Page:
Throughout this article, we have used the terms needs, motives, and goals somewhat loosely. Our view of motivational systems follows that of evolutionary theorists such as Plutchik (1980) and Scott (1980), with connections to the views of the original evolutionary psychologists such as William James (1890) and McDougall (1908) and to Carver and Scheier’s (1998) cybernetic view. On that view, any motivational system includes (a) a template for recognizing a particular class of relevant environmental threats or opportunities, (b) inner motivational/ physiological states designed to mobilize relevant resources, (c) cognitive decision rules designed to analyze trade-offs inherent in various prepotent responses, and (d) a set of responses designed to respond to threats or opportunities represented by the environmental inputs (i.e., to achieve adaptive goals).

To elaborate, and link with the ABCD model of psychology, desire/motivation forms a big sub-domain of psychology,m but motivation.desire can itself be broken into 1)Affective components (a template for recognizing a particular class of relevant environmental threats or opportunities) 2) Behavioral components ( a set of responses designed to respond to threats or opportunities represented by the environmental inputs) 3) Cognitive components (cognitive decision rules designed to analyze trade-offs inherent in various prepotent responses) and 4) Desire / motivation proper ( inner motivational/ physiological states designed to mobilize relevant resources).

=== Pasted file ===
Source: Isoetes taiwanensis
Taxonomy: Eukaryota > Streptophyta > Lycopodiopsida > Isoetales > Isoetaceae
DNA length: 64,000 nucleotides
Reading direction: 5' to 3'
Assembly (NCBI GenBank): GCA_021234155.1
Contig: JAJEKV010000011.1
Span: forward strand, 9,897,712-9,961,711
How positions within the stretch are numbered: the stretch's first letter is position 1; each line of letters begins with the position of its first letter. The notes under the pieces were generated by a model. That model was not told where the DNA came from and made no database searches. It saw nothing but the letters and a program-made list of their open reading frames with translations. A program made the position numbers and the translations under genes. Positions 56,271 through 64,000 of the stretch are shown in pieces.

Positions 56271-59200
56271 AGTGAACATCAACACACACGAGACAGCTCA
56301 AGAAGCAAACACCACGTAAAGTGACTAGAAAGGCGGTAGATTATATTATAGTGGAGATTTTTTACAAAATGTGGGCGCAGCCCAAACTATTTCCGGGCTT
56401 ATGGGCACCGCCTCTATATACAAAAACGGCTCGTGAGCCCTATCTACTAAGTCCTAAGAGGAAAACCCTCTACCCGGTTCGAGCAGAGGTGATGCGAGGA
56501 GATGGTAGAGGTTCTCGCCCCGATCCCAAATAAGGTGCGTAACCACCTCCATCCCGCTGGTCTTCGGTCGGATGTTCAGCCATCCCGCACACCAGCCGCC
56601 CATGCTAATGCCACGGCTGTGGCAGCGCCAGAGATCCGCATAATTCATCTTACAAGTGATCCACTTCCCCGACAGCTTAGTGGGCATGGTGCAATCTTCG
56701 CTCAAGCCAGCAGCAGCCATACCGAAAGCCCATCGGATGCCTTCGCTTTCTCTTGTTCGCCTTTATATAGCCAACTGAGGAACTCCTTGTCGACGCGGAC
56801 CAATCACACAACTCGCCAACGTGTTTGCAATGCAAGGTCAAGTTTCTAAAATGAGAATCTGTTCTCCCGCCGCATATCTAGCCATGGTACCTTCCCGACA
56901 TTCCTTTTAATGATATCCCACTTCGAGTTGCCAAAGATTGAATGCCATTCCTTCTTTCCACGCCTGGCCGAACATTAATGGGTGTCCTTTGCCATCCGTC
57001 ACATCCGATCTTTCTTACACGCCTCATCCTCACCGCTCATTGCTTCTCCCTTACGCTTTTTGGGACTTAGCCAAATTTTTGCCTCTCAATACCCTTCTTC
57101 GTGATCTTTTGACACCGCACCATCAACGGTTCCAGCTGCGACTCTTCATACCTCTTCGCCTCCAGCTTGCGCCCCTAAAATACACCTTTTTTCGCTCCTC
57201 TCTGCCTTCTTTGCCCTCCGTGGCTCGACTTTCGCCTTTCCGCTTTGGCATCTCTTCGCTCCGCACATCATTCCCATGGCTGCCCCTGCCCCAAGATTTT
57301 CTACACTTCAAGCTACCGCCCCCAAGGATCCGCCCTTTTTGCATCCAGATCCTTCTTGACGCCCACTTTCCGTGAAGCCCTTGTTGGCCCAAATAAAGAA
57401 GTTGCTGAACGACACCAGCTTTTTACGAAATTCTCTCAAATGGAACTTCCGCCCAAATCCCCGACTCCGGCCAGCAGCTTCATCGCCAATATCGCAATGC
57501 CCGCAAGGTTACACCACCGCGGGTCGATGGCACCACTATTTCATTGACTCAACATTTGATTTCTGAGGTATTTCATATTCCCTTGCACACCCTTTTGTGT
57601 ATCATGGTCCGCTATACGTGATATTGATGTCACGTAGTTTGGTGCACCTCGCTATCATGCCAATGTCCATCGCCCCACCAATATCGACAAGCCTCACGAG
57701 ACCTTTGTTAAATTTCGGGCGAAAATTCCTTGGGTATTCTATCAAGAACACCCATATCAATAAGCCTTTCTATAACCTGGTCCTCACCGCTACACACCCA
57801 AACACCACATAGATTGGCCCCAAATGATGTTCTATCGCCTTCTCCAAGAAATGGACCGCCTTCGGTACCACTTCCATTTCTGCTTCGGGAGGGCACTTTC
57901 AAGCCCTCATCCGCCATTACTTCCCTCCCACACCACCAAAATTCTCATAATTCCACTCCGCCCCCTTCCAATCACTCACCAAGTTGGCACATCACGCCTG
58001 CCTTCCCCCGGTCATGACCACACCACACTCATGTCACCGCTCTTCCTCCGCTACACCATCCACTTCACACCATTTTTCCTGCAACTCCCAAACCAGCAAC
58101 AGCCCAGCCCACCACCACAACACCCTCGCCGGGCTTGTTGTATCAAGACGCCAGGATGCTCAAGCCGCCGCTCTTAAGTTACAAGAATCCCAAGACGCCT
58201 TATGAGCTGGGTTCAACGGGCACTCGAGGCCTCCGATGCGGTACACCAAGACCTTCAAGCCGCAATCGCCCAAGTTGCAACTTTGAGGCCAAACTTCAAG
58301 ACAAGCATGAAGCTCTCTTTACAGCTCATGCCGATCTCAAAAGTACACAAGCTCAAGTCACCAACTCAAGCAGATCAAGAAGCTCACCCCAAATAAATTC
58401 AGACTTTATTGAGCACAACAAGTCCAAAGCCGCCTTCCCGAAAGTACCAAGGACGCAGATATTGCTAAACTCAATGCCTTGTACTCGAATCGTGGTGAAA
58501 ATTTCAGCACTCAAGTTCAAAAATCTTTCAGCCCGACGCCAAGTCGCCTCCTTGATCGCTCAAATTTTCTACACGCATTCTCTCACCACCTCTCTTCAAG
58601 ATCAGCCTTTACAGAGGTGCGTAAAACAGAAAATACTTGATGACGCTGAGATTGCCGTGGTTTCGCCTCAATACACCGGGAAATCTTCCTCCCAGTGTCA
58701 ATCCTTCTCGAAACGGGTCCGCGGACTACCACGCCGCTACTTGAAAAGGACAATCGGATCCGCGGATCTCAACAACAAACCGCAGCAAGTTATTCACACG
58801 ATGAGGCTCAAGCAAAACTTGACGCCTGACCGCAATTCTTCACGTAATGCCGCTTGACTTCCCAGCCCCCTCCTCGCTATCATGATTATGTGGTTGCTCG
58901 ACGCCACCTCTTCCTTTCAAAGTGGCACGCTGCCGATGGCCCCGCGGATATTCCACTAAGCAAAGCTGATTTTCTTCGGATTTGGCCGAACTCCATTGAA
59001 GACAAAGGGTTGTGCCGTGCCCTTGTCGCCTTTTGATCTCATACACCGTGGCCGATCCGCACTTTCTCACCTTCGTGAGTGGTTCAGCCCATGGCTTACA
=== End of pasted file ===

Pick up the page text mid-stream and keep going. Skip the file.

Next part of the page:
The motivational system itself can be analyzed at different levels of analysis-Proximate reasons for a behavior and ultimate reasons for a behavior. The different levels of analysis include  evolutionary (ultimate), developmental, situational (proximate) and phenomenological.  These concern with the biological context, the ecological context , the cultural context and the personological context respective;y in which a (human) being functions.

Kenrcik et al consider the evolutionary ,  developmental and proximate mechanisms and level of analysis and use that to refine the Maslow’s ladder and that makes sense and is more or less inline with the eight stage model.

They also refer to Deci and Ryan and their intrinsic motives and I like to think of deci and Ryan motives as well as addition to that by Daniel pink as follows: 1) autonomy (from genes) 2)  mastery (over environment) 3) Belongingness (to culture) and 4) Purpose ( of self) – these intrinsic drives again related to biology, environment, culture and phenomenology.  Only the last level of analysis need make a reference to consciousness; all prior levels are/may be non-conscious.  I believe the lack of phenomenological level of analysis is limiting and perhaps the reason they miss the eight and highest motive.

The authors, apart from adding new motives of mate attraction. mate retention and parenting, also stress the point that these are overlapping/ can be activated simultaneously and do not necessarily follow developmental stages.

The original article itself is accompanied by commentaries and Kenrick himself maintains a blog and has written a  couple of blog posts related to this, so there are no excuses for not reading up more on this.

Douglas T. Kenrick,, Vladas Griskevicius,, Steven L. Neuberg, & Mark Schaller (2010). Renovating the Pyramid of Needs
Contemporary Extensions Built Upon Ancient Foundations Perspectives on Psychological science DOI: 10.1177/1745691610369469